Collection Scope and Content Summary
Title: Robert L. Forward papers
Date (inclusive): circa 1865-2001, undated.
Date (bulk): 1956-2001
Collection Number: MS 175
Forward, Robert L.
60.0 linear feet
(2 flat boxes, 16 record storage boxes, 24 document boxes, 108
Rivera Library. Special
The Robert L. Forward papers contain official
documents, literary works, correspondence, memorabilia, scientific research, and the
personal library of Dr. Robert L. Forward, an American physicist and prolific
science-fiction author. The bulk of the papers pertain to Dr. Forward's scientific
and literary careers, though material regarding personal accomplishments and
activities is also included.
Languages: The collection is primarily in English. Select material is in German,
Spanish, and Slavic languages.
This collection is open for research, with the exception of select files and items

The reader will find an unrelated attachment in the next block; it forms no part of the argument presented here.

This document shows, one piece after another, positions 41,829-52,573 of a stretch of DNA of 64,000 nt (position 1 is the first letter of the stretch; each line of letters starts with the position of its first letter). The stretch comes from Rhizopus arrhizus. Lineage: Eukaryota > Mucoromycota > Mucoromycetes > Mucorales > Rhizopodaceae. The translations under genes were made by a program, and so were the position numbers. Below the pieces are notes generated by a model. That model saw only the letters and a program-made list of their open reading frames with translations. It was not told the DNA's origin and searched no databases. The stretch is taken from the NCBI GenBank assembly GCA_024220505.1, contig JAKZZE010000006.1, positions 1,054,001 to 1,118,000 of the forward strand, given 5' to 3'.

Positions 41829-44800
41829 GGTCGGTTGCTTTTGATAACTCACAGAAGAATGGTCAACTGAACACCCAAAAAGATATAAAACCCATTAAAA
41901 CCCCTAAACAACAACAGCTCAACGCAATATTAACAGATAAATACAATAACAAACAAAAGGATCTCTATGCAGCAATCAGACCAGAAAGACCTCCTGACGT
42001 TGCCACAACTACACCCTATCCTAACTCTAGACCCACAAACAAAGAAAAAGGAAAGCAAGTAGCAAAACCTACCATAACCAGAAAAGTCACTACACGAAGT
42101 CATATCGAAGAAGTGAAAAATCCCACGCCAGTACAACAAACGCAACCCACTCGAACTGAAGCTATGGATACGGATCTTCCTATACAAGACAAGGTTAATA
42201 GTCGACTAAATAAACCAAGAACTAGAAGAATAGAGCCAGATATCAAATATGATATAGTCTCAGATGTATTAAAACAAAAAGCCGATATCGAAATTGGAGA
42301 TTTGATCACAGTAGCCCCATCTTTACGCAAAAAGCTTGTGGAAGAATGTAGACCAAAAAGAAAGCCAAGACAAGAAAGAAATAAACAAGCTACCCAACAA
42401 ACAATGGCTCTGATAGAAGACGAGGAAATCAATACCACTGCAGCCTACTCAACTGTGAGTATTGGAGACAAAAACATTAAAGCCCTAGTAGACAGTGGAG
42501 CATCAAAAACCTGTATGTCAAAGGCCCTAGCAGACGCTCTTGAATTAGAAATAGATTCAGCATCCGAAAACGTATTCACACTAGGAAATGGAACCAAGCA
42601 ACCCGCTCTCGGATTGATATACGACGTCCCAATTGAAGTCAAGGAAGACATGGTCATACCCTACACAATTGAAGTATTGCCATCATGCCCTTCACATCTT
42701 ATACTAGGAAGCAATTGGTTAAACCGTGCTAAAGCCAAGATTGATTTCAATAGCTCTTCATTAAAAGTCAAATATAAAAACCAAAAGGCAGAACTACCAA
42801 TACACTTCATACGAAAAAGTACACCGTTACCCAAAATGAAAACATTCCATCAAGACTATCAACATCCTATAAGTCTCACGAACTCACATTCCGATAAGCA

that are restricted.
Access to restricted materials is subject to approval. Please submit written requests
to the Head of Special Collections & Archives.
Copyright has not been assigned to the University of California, Riverside Libraries,
Special Collections & Archives. All requests for permission to publish or quote
from manuscripts must be submitted in writing to the Head of Special Collections
& Archives. Permission for publication is given on behalf of the Regents of the
University of California as the owner of the physical items and is not intended to
include or imply permission of the copyright holder, which must also be obtained by
[identification of item]. Robert L. Forward papers, MS 175. University of
California, Riverside Libraries, Special Collections & Archives, University of
The Robert L. Forward papers were acquired as a gift in 1988.
Processed by Sara Seltzer, 2012.
The following biography was taken from
The New York
"Robert L. Forward, a science fiction writer, physicist and inventor whose 11 novels
were inspired by his research into gravitational physics and advanced space
propulsion, died at his home in Seattle [on September 21, 2002]. He was 70.